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two questions on te section reviews MPH765

derek

Well Known and Active Forum Website User
VOC Member
NORVIN SECTION. "Kick start lever fitted from Honda CB 750": Does this fit the vincent spline, or are alterations required?

EGLI SECTION. "Lambda ports fitted to exhaust": At what position and what are they like, are all lambda probes the same, screw in or clip fit, voltage etc.
 

davidd

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VOC Member
EGLI SECTION. "Lambda ports fitted to exhaust": At what position and what are they like, are all lambda probes the same, screw in or clip fit, voltage etc.

Derek,

A Lambda port is another term for oxygen sensor bung. These can be purchased from most auto suppliers. You can get the sensor, the bung and the close off nut or buy them individually. There are some different sizes, but Bosch is the largest supplier.

Placement is important. No more than 8" from the port for singles. You want to place the sensor where the flow is high and the temperature is high so there is no moisture on the sensor. Moisture will give odd readings. On cars the placement is usually further downstream just past the end of the header in order to measure all of the cylinders.

Flow guys hate these ports because they interupt the flow in the exhaust pipe. It is not unusual for them to thread in an aluminum plug and grind it smooth from the inside to minimize the problem. If you do not have a port, a wand with a sensor can be inserted in the pipe.

The sensors generally plug into a moitor that has a power supply: https://www.pegasusautoracing.com/group.asp?GroupID=O2SENSOR

David
 
Last edited:

Howard

Well Known and Active Forum Website User
VOC Member
Derek,

A Lambda port is another term for oxygen sensor bung. These can be purchased from most auto suppliers. You can get the sensor, the bung and the close off nut or buy them individually. There are some different sizes, but Bosch is the largest supplier.

Placement is important. No more than 8" from the port for singles. You want to place the sensor where the flow is high and the temperature is high so there is no moisture on the sensor. Moisture will give odd readings. On cars the placement is usually further downstream just past the end of the header in order to measure all of the cylinders.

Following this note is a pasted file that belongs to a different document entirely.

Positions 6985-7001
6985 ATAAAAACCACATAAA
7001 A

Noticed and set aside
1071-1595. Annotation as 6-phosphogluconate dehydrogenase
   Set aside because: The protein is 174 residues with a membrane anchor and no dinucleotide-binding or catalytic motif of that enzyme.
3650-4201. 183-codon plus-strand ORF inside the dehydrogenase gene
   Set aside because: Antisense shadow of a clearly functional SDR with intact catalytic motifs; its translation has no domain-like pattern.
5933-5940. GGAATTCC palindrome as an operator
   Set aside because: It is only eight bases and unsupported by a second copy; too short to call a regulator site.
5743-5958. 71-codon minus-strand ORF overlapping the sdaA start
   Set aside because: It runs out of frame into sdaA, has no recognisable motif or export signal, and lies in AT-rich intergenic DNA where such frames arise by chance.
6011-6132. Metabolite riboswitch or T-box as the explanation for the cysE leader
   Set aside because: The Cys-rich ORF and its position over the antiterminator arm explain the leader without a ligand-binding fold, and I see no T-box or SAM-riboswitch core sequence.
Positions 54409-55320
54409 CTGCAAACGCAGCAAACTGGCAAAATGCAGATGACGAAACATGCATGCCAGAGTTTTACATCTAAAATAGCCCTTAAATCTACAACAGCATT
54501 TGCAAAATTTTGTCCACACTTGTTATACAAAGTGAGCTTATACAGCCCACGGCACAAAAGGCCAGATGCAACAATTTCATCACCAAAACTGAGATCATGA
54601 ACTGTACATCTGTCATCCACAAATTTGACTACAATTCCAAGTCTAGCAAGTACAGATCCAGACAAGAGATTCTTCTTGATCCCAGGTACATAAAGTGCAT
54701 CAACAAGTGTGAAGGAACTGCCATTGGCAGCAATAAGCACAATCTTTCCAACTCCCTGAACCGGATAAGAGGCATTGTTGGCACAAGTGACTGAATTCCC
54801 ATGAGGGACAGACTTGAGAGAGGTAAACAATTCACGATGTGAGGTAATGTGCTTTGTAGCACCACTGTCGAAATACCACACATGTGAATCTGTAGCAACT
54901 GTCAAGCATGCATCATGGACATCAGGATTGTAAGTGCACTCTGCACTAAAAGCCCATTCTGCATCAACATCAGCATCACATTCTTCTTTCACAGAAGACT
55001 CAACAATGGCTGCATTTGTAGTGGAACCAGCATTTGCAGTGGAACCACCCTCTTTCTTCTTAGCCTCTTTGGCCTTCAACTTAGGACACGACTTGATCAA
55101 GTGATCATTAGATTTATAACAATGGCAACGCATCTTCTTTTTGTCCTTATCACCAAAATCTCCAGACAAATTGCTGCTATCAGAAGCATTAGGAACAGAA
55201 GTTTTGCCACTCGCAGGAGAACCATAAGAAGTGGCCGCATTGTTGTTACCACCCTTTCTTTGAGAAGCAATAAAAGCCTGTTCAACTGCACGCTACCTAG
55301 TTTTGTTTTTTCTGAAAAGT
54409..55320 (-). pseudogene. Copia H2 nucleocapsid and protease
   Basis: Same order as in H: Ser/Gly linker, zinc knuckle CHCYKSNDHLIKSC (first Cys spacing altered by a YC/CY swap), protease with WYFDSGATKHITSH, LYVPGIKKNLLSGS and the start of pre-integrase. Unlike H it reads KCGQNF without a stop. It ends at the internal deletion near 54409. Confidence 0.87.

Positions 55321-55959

Flow guys hate these ports because they interupt the flow in the exhaust pipe. It is not unusual for them to thread in an aluminum plug and grind it smooth from the inside to minimize the problem. If you do not have a port, a wand with a sensor can be inserted in the pipe.

The sensors generally plug into a moitor that has a power supply: https://www.pegasusautoracing.com/group.asp?GroupID=O2SENSOR

David

Thanks David. And, I want one because.................. (no more than 50 simple words).

I'm afraid I've made a conscious effort to stop the development of my Egli in the 70s (when it was built) ................................. apart from Pazon and a nice white headlamp bulb.

H
 

roy the mechanic

Well Known and Active Forum Website User
VOC Member
The c b starter mount is smaller than the vin, my machinist found it easier to reduce the size of the shaft- it gets done with his "available" tooling. I really cannot see why anybody would fool with lambda sensors on a motor with carburettors, these are great on fuel injected jobs, but the c-o levels are so different between the two types I cannot beleive them to be worthwhile.
 

davidd

Well Known and Active Forum Website User
VOC Member
I am inclined to agree with Roy, who certainly has a lot of dyno experience. On a vintage bike an oxygen sensor is not as useful as it is on a fuel injected bike. It will, however, measure instantaneously, showing misfire for example.

The term "Lambda" means "Stoichiometric", namely, the ideal ratio of fuel to air. So, 1 lambda means no oxygen or an ideal burn. That is where the term "Lambda port" came from.

David
 

Howard

Well Known and Active Forum Website User
VOC Member
Thanks David. And, I want one because.................. (no more than 50 simple words). "Because I wanted to check the mixture using a lambda sensor as I am not a luddite".

Keith

I also own modern bikes with sensors, and I wouldn't dream of taking them off, but if after 38 years of Vincent ownership I needed a Samba sensor to set up my carbs (to my satisfaction) I'd get rid of the old girl and stick to 4 wheels!

We're talking 60 year old vehicles, let them enjoy their old age. If you want high tech, buy a Yamasuki XZGSXCB 1000.

BTW Luddites were against new faster machinery, not fitting dubious benefit gizmos to their existing looms.

H
 

Little Honda

Well Known and Active Forum Website User
VOC Member
Derek,
the Vincent splines are more per circumference and the diameter is larger than the Honda pattern. Moreover, you cannot mill the Honda splines onto the original kickstart shaft, as it would not allow the kickstart lever to pass the footrest. The shaft has to be app. 1/2" longer to do the trick.
I have tried to use a welded special which broke after some 20 or so kicks - so forget this idea!
Ernst Hegeler of Varel, Germany, has these shafts availbl. His phone no: 004944516450, but: You should talk German, if you call him, or send an email to
zweirad-hegeler@web.de.
 

roy the mechanic

Well Known and Active Forum Website User
VOC Member
Little Honda, you can re-machine a standard vin starter shaft to accept a cb 750 crank i have done it ,(well my machinist has)any body who says otherwise is about to have his future told, watch this space!
 
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